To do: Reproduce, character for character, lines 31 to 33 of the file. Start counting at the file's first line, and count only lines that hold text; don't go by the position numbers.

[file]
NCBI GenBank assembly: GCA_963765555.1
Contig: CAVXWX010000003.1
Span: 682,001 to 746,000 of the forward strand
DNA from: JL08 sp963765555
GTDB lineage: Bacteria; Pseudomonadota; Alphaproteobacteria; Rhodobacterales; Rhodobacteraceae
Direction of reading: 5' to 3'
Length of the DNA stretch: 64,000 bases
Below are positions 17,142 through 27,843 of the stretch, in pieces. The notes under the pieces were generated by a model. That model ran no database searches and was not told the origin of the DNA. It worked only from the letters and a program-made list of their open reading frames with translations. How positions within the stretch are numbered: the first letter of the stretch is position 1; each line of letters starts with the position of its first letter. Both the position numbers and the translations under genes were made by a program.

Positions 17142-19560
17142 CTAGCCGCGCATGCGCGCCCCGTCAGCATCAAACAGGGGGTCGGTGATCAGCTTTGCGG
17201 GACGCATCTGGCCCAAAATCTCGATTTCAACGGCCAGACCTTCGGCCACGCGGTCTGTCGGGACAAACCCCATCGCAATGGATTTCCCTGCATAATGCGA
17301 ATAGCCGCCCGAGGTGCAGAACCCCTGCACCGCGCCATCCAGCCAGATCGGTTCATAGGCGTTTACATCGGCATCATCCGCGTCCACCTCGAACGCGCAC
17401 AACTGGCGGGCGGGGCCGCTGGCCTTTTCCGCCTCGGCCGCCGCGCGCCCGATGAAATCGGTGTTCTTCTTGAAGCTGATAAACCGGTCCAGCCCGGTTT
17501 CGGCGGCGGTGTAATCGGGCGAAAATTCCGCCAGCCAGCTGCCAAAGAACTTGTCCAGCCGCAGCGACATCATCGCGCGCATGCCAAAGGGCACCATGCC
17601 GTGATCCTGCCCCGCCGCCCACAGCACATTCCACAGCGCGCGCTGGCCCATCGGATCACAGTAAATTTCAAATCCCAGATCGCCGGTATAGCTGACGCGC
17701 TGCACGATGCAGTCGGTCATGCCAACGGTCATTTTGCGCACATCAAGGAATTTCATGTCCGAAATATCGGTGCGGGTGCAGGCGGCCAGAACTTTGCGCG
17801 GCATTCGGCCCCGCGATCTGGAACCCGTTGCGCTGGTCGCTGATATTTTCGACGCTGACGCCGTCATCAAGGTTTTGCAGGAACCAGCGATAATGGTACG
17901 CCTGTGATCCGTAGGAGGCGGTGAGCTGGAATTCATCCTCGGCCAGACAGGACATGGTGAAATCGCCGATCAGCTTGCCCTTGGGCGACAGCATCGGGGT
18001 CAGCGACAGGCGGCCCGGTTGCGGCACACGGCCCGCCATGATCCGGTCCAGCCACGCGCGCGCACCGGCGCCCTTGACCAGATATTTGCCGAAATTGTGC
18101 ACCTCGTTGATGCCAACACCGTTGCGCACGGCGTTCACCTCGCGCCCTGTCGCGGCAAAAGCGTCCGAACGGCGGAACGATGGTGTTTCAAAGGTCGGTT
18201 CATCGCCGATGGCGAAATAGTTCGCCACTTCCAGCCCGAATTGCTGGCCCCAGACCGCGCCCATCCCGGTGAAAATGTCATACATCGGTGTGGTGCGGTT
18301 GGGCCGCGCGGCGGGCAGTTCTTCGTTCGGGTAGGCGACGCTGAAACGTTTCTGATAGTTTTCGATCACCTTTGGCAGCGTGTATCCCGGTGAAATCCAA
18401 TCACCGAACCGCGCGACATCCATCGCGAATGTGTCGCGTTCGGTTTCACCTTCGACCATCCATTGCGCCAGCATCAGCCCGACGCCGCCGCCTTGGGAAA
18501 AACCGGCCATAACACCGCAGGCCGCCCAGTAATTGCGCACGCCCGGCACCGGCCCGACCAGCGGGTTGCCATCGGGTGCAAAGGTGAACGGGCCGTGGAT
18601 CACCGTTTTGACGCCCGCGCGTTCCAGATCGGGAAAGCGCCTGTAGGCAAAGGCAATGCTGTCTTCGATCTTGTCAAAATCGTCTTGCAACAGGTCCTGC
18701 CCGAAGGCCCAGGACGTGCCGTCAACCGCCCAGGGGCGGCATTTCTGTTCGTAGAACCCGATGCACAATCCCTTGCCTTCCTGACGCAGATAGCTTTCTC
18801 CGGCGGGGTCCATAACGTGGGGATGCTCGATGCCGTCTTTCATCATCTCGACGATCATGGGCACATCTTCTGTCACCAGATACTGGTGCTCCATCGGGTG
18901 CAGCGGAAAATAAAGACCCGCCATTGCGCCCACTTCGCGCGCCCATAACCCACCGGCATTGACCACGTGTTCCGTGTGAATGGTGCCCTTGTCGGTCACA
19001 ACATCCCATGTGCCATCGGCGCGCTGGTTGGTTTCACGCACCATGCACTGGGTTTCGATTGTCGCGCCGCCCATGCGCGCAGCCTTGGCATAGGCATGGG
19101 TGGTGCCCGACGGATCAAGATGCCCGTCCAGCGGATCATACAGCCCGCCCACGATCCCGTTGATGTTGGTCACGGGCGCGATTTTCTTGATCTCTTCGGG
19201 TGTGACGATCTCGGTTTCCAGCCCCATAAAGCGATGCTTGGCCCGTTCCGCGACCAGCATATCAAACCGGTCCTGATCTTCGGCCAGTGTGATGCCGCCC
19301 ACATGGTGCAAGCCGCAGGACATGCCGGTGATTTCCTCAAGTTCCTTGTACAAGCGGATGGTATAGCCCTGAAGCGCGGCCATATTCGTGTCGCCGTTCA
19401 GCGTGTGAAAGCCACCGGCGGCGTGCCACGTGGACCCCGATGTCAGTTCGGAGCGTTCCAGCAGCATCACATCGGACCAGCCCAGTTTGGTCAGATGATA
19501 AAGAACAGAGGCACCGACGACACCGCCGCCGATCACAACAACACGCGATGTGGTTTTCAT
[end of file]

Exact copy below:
19201 TGTGACGATCTCGGTTTCCAGCCCCATAAAGCGATGCTTGGCCCGTTCCGCGACCAGCATATCAAACCGGTCCTGATCTTCGGCCAGTGTGATGCCGCCC
19301 ACATGGTGCAAGCCGCAGGACATGCCGGTGATTTCCTCAAGTTCCTTGTACAAGCGGATGGTATAGCCCTGAAGCGCGGCCATATTCGTGTCGCCGTTCA
19401 GCGTGTGAAAGCCACCGGCGGCGTGCCACGTGGACCCCGATGTCAGTTCGGAGCGTTCCAGCAGCATCACATCGGACCAGCCCAGTTTGGTCAGATGATA